Figure 15. Cyclic voltammograms recorded for lithium cells with Li0.97Al0.01FePO4, Li0.96Zr0.01FePO4, Li0.94W0.01FePO4 and LiFePO4 cathode materials [47].
Figure 15. Cyclic voltammograms recorded for lithium cells with Li0.97Al0.01FePO4, Li0.96Zr0.01FePO4, Li0.94W0.01FePO4 and LiFePO4 cathode materials [47].
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Such an effect of substitution can be further confirmed by data regarding reversible capacities of cells with Li0.997Al0.001FePO4, Li0.996Zr0.001FePO4, Li0.994W0.001FePO4 and Li0.97Al0.01FePO4-based cathodes, which were obtained for different charge/discharge rates (Figure 16). The best results were obtained for Li0.996Zr0.001FePO4 cathode material.
Figure 16. Reversible capacity of studied lithium cells with Li0.997Al0.001FePO4, Li0.996Zr0.001FePO4, Li0.994W0.001FePO4 and Li0.97Al0.01FePO4 cathode materials as a function of cycle number. Data obtained for different charge/discharge rates.
Figure 16. Reversible capacity of studied lithium cells with Li0.997Al0.001FePO4, Li0.996Zr0.001FePO4, Li0.994W0.001FePO4 and Li0.97Al0.01FePO4 cathode materials as a function of cycle number. Data obtained for different charge/discharge rates.
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2.2. LiFePO4 Substituted by Mn2+, Co2+, Ni2+ and Cu2+ Cations in the Iron Sublattice

Three series of LiFe1−yMyPO4 materials were studied, in which the amount of substitution y of metal M = Mn2+, Co2+ and Ni2+ was equal to 0, 0.25, 0.5, 0.75 and 1 mol mol−1. An attempt to synthesize LiFe1−yCuyPO4 phosphoolivines for y = 0.01, 0.02 and 0.05 mol mol−1 was also conducted. In all cases a high-temperature solid state reaction method was applied.

2.2.1. Structural Properties

Figure 17 shows the dependence of unit cell parameters a, b and c, as well as the unit cell volume V of studied LiFe1−yMyPO4 (M = Mn, Co, Ni) materials as a function of average ionic radius of 3d metal cations Fe1−yMy. The average radius was calculated as the weighted average using Shannon’s ionic radii data for octahedral coordination, assuming +2 valence and high-spin state of 3d metals [50].
Figure 17. Unit cell parameters and volumes for LiFe1−yMyPO4 (M = Mn, Co, Ni) as a function of average ionic radius of Fe1−yMy.
Figure 17. Unit cell parameters and volumes for LiFe1−yMyPO4 (M = Mn, Co, Ni) as a function of average ionic radius of Fe1−yMy.
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According to Vegard’s law, the observed linear dependence indicates formation of solid solution in the whole range of studied compositions. In all cases, however, a and b parameters behave in a different way to parameter c. This can be justified taking into account two features of phosphoolivine-type crystal structure: stiffness of P–O bonds and placement of PO4 tetrahedra (Figure 1). Along the a-axis this structure can be considered as a layered one, in which layers of MO6 octahedra are connected by PO4 polyanions and lithium cations [1]. Therefore, the thickness of such layers is not dependent on the size of PO4 tetrahedra, which affects only the interlayer distance. As a result, the thickness of these layers and the corresponding unit cell parameter a will change linearly with changes of the average radius of 3d metal cations. However, PO4 tetrahedra may affect the size of MO6 octahedra along the b and c direction. This is caused by the fact that these tetrahedra and octahedra have common edges (along b axis) and vertices (along c axis). Substitution of iron by 3d metals which are too small would cause an unfavorably high decrease of the P–O bong length, which in pristine LiFePO4 is already relatively short, compared to typical values of tetrahedrally coordinated P5+ cation by O2− anions. This effect seems to explain the observed asymmetry between compressive and tensile stresses in the substituted materials. In the case of phosphoolivine substituted by Ni, only a small decrease of the P–O bond length (decrease of parameter c) was observed, while in the case of LiFe1−yMnyPO4, a substantial increase of unit parameter c indicates relaxation of the P–O bond length. For LiFe1−yCoyPO4 materials, parameter c increases unexpectedly, with the increase of cobalt content, as Co2+ cations are smaller, compared to Fe2+. This suggests the existence of some additional interactions.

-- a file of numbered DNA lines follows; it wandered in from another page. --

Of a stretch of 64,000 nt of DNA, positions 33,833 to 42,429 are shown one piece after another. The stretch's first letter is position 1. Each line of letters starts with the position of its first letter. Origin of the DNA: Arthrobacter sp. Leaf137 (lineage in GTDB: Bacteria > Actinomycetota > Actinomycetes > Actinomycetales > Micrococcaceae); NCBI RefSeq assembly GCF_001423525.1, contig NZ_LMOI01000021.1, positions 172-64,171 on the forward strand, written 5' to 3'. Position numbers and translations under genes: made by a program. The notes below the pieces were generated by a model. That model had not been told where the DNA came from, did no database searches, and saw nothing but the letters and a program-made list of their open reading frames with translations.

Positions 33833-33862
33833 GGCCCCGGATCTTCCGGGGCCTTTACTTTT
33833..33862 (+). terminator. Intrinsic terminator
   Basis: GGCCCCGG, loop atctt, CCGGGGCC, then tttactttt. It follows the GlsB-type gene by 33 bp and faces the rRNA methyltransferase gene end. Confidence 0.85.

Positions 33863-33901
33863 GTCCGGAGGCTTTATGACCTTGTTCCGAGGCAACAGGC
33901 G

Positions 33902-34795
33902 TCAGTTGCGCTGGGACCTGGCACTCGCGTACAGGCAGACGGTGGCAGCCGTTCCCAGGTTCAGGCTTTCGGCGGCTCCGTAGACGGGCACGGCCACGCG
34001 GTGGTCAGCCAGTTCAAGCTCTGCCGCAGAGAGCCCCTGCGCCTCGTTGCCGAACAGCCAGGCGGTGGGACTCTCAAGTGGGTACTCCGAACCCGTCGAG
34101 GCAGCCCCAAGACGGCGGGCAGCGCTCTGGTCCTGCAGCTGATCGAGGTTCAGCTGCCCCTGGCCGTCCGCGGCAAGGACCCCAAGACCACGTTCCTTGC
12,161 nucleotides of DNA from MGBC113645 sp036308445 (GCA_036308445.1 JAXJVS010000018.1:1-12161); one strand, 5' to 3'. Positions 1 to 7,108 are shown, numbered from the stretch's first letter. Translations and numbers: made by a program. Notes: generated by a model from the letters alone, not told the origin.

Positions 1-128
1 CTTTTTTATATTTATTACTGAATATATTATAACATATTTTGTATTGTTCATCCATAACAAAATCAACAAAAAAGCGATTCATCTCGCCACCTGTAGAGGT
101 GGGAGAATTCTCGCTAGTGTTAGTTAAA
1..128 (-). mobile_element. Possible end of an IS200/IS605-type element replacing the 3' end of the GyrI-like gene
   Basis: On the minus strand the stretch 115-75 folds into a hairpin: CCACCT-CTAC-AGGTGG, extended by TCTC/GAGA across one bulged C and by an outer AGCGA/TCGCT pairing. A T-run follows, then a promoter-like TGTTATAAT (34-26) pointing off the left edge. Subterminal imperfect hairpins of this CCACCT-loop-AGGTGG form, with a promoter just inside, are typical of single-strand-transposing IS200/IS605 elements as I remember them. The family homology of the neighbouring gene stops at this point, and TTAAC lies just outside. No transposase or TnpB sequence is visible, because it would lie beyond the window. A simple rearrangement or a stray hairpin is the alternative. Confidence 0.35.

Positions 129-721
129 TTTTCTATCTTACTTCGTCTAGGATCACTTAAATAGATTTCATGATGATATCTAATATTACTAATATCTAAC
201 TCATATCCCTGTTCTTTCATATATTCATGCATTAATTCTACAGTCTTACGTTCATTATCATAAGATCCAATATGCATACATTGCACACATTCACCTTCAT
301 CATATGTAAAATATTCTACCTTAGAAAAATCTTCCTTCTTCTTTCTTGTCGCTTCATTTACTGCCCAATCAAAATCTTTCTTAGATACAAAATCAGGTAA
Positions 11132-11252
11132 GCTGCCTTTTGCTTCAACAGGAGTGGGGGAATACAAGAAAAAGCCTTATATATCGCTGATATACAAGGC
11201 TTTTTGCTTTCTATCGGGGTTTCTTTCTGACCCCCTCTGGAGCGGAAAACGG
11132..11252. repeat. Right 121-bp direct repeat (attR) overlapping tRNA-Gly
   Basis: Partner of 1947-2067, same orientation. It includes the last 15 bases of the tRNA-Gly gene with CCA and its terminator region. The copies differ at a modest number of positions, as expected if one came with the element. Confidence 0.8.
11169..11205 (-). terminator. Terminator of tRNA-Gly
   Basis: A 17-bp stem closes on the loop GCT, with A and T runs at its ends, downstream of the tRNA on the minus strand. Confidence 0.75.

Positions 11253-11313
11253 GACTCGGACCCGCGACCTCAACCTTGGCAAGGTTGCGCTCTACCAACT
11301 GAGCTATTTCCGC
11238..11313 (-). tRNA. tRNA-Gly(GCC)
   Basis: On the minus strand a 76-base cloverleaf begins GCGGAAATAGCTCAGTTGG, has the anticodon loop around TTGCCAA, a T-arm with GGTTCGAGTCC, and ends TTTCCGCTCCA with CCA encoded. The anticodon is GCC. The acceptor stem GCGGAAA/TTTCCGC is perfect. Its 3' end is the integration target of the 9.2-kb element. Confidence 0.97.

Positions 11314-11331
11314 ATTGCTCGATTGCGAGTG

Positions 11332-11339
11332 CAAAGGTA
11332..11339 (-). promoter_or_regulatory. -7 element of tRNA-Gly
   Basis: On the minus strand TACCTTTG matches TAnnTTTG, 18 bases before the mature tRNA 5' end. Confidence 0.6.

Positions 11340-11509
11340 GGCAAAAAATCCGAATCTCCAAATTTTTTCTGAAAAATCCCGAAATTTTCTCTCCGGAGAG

Substitution of iron by Cu2+ cations is not possible over a wide range of chemical composition. For samples, in which the amount of copper did not exceed 5 mol % no additional phases were detected in the XRD patterns, however, the lack of systematic changes of unit cell parameters suggests that the range of formation of solid solutions is very narrow and does not exceed 1–2 mol %.

2.2.2. Transport Properties